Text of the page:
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FCC votes to override state laws that block municipal broadband deployments

Updated Feb 26th, 2015 11:36AM EST
FCC Municipal Broadband Vote

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Big news for anyone who’s ever had their town’s municipal broadband network blocked by state legislatures: The Federal Communications Commission has your back. The FCC on Thursday voted 3-2 in favor of a measure that would prohibit state legislatures from barring municipalities from building out their own broadband networks. Several state legislatures in recent years have adopted such policies at the behest of incumbent telecom companies that don’t want to deal with added competition from cities who want to build out their own networks.

RELATED: Congresswoman bravely stands up for ISPs’ rights to deliver inferior service with no competition

The history of big municipal fiber projects is filled with both successes and failures. One of the most notable success stories is the city of Chattanooga, Tennessee, which offers citizens 1Gbps service that easily beats anything they ever received from incumbent providers. However, after intense lobbying from incumbent ISPs, Tennessee’s state legislature slapped major restrictions on cities’ and towns’ ability to build out their own fiber networks, which means that Chattanooga would not be allowed to expand its network out to more areas as the city had previously planned.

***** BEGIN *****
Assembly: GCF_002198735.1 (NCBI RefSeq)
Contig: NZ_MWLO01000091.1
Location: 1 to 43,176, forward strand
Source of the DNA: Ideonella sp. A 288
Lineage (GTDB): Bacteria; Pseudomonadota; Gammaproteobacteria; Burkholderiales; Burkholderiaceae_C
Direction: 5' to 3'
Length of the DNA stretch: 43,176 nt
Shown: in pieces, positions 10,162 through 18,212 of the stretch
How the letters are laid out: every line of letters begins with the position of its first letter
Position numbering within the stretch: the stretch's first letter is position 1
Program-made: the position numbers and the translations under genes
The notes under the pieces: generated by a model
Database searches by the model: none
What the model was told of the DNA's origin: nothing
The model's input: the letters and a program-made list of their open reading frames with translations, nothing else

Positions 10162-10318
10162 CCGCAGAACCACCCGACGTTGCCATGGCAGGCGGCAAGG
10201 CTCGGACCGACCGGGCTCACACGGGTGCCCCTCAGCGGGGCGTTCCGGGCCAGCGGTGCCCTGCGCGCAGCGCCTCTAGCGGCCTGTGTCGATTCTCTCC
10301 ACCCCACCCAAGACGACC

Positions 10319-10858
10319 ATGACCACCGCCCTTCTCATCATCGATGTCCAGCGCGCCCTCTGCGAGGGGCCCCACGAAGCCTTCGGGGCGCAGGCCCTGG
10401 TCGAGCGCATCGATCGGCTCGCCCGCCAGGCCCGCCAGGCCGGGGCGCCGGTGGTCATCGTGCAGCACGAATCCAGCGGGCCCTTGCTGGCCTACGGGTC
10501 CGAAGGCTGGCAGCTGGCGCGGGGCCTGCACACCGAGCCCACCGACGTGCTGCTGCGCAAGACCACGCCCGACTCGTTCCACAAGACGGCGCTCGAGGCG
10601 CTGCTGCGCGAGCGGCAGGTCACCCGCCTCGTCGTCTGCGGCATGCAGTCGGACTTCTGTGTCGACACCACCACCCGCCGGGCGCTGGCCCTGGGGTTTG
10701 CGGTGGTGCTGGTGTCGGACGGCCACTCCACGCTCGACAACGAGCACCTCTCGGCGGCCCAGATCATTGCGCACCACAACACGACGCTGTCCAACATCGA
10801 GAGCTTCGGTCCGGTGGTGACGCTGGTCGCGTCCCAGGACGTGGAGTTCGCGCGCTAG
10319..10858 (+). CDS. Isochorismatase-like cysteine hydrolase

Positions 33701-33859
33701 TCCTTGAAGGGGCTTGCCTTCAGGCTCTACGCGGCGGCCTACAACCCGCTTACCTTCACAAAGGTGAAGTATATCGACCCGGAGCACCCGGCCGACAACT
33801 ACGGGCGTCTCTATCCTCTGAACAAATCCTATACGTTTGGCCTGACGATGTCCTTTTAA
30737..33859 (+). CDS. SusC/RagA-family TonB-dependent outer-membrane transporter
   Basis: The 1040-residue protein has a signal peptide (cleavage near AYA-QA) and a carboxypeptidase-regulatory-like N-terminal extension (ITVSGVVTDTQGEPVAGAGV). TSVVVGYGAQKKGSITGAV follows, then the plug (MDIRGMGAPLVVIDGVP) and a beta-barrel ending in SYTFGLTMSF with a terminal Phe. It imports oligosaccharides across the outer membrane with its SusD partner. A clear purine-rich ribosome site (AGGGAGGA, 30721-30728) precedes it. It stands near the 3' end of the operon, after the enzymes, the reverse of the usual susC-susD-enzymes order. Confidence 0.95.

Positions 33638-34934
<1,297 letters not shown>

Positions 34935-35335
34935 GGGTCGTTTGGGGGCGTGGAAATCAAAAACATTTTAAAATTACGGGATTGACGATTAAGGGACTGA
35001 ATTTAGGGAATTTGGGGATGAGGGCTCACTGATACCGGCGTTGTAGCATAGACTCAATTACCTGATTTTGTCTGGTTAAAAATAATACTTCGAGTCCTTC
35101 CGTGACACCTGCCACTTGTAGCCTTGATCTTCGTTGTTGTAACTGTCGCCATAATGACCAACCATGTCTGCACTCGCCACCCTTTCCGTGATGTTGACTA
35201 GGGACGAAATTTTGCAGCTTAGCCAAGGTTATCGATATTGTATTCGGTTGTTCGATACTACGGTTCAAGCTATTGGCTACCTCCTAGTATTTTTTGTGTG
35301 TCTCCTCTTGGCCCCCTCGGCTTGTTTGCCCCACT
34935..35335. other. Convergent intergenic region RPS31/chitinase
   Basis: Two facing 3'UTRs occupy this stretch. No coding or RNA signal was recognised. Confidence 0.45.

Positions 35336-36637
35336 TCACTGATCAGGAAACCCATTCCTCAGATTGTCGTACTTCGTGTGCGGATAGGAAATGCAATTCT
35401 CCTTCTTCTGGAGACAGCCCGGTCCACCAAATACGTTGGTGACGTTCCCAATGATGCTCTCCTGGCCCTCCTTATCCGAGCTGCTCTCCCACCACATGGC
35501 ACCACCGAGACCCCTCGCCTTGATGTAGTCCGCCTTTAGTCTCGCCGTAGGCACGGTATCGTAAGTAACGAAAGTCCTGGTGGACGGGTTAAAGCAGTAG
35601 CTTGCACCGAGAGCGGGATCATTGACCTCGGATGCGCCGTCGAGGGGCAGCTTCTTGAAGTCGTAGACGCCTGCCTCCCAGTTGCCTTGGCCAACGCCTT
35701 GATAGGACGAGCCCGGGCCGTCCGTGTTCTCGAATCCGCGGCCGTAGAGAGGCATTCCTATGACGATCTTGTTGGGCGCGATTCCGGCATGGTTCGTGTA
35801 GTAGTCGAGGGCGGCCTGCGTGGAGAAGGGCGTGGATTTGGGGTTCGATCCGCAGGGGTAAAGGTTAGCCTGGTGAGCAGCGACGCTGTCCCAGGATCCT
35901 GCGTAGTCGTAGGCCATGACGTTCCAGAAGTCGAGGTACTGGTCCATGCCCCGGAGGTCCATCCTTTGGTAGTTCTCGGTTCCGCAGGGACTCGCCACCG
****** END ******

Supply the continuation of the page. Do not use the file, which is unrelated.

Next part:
“The bottom line of these matters is that some states have created thickets of red tape designed to limit competition,” FCC Chairman Tom Wheeler said in explaining his support for the measure. “When local leaders have their hands tied by bureaucratic state red tape, local businesses and residents are the ones who suffer the consequences.”

The FCC’s vote on Thursday was aimed at stopping state legislators from blocking such projects from going forward, although it remains to be seen how this new measure will actually be enforceable.

Brad Reed
Brad Reed Staff Writer

Brad Reed has written about technology for over eight years at and Network World. Prior to that, he wrote freelance stories for political publications such as AlterNet and the American Prospect. He has a Master's Degree in Business and Economics Journalism from Boston University.